Perhaps the most promising, and the most unsettling, area of neuroscience comes from the explosion of neuroimaging tools, which let us watch the workings of living human brains. If, as neuroscientists have come to believe (they have convinced me), the mind is produced by the functioning of the brain, close enough examination of a person’s brain may allow us to know some aspects of that person’s mental state—in a rough sense, to read his mind. This mind reading seems unlikely ever to reach the level of detailed thoughts, but it may already be adequate for deciding whether someone is feeling pain or anger and why. Ultimately, it may be able to say much more, including whether someone is lying.  

Already, two commercial firms, Cephos Corporation and the bluntly named No Lie MRI, have announced that in 2006 they plan to offer lie detection services based on magnetic resonance imaging (MRI). Each company has licensed technology based on peer-reviewed publications by respected neuroscientists. The few published research reports, however, are based on small studies, whose subjects are usually college students presented with artificial problems. I think few outside observers believe that the effectiveness of these techniques in the real world—with real people, telling real lies—is close to established. But neuroscience-based lie detection is entirely unregulated. Soon people’s lives may change, for better or for worse, because of a scientifically questionable but financially rewarding interpretation of a brain scan.

The problems caused by inadequate science, though real, pale compared with the challenges that would be posed if lie detection were scientifically valid. Effective lie detection would be the negation of what has been an effective, if not celebrated, right—the right not to tell the truth. The possible invasion of that intimate method of privacy raises a host of hard questions. Should it be allowed at all? If so, for what purposes and by whom? By the intelligence community to search for terrorists? By the military for field intelligence? By the police to look for burglars? By the government to identify illegal immigrants? By teachers who want to know if the dog really did eat the homework? And for each allowed use and user, should procedural protections be required, such as truly voluntary consent or a judicial warrant? Good science could well be used here for bad ends.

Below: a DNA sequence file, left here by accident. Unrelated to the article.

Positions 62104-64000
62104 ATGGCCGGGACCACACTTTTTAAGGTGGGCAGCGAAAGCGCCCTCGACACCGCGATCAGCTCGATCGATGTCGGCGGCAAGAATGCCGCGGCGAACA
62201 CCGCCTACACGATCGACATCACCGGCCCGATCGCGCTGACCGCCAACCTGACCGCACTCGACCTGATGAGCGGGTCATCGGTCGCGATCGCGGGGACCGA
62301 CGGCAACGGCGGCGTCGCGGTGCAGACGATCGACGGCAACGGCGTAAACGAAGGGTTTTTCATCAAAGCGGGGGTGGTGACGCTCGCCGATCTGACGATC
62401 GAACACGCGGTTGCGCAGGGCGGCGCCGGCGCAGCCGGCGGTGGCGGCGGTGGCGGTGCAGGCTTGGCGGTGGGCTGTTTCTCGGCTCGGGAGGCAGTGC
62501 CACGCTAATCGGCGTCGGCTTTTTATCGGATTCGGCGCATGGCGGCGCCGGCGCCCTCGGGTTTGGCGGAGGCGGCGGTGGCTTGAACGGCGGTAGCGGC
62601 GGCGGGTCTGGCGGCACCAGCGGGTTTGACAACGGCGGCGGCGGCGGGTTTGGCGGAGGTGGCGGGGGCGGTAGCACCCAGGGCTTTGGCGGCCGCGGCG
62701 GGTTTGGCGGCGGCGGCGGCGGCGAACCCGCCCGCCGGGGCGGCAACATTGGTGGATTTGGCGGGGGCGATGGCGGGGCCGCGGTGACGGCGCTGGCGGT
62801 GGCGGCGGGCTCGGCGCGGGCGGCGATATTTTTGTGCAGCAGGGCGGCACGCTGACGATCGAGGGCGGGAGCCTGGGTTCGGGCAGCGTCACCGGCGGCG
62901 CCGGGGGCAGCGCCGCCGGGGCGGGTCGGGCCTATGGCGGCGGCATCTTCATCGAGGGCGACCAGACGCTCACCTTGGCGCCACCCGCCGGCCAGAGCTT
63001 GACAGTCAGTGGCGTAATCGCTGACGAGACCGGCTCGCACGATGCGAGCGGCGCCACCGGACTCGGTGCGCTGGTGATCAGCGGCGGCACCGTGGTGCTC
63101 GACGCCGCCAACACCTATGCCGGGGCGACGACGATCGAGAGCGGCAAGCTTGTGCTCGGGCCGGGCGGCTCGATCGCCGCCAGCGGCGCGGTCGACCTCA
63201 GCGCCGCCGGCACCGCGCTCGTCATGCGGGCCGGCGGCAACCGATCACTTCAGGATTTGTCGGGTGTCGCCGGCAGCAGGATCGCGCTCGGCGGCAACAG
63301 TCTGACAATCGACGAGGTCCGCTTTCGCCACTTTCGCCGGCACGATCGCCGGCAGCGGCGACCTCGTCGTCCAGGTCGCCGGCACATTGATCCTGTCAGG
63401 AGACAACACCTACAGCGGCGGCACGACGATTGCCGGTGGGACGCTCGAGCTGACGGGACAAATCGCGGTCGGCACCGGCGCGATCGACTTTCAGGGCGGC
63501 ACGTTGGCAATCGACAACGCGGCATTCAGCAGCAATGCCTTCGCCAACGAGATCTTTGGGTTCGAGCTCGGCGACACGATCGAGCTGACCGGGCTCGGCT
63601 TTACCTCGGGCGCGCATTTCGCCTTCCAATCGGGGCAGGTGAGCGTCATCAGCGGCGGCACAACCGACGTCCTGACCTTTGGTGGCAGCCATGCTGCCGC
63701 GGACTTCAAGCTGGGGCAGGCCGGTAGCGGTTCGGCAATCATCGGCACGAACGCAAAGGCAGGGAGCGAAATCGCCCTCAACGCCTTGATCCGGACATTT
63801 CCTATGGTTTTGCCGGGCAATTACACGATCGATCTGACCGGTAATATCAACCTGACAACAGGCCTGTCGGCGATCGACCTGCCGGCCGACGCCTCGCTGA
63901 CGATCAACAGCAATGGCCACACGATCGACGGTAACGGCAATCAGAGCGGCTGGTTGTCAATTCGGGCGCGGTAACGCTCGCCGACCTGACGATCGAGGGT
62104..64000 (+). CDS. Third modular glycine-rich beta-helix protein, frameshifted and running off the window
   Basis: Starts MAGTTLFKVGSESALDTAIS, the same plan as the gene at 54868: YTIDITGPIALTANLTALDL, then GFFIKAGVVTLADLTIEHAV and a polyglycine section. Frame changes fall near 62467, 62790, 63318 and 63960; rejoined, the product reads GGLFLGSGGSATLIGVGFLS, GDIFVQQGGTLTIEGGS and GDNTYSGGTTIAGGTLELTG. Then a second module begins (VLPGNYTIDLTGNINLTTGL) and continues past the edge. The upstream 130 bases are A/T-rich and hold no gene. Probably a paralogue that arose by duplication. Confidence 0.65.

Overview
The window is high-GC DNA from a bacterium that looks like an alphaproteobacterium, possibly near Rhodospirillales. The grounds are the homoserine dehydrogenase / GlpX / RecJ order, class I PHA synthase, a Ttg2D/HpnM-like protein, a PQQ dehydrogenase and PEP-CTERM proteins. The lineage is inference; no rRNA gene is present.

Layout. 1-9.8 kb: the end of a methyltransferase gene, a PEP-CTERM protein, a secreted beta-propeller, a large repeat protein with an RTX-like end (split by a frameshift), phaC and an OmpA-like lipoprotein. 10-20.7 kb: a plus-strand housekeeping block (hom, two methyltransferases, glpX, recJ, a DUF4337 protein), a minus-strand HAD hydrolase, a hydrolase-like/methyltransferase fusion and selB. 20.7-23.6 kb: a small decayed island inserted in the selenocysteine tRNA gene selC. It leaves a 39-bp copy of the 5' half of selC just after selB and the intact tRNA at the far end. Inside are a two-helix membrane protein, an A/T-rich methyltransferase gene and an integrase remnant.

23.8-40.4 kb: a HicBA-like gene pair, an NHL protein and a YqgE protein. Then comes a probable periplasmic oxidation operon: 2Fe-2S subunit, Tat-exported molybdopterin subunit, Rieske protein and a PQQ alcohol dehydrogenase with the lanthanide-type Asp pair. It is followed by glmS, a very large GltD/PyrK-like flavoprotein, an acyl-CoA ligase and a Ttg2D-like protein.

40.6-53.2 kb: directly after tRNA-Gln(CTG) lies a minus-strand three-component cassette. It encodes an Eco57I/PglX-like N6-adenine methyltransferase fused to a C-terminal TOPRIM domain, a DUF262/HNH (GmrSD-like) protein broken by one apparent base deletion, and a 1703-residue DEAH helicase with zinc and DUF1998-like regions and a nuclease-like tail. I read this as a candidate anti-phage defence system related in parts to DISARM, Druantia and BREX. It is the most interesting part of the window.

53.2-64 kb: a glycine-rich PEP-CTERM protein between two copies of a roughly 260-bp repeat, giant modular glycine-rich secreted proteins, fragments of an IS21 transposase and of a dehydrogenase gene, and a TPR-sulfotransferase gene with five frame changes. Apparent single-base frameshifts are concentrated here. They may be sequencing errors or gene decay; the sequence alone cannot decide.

Like mind reading, mind control is an inflammatory term, but our power to do just that is keeping pace with our progress in seeing into the brain at work. Some reasons to develop mind control lie in the laudable goal of helping the mentally ill, whether by lifting crippling depression or preventing psychotic hallucinations. Our increased understanding of the brain will lead to an increasing ability to “adjust” it, through pharmaceuticals or devices, thereby allowing psychologically afflicted people to lead more normal lives. The dangers of implementing such methods too soon, on insufficient evidence of safety and efficacy, always exist, as do the dangers (exemplified by the history of the lobotomy) of implementing them too broadly. And safe and effective applications may be, in some circumstances, the most frightening.

Another set of questions concerns what we should allow people to do voluntarily to their own personalities—and indeed when and whether such decisions are voluntary. But coercion raises even harder issues. The Supreme Court has already allowed mentally ill prisoners to be forcibly medicated so that they can be sane enough to be executed. Should drunk drivers be stripped of the ability to enjoy alcohol, and hence the temptation to abuse it? To what extent should people be “cured” of what they consider to be their personality traits? Should parents be able to use neuroscience to “adjust” their children, something some critics think is already happening with prescription drugs but that new techniques might make more powerful? As a parent of two teenagers, I can imagine the attraction of pills to “help them” clean their rooms or do their homework before the last minute. On the other hand, should the state be allowed to interfere in how parents choose to raise their children? What of the government, near or far, that might use neuroscience to make dissent disappear —not through the bread, sex, and soma of Brave New World or the propaganda and torture of 1984, but with a little blue pill? These are not new issues or new fears, nor do they have clear answers, but the rush of progress in neuroscience gives new importance to finding workable and ethical answers to them.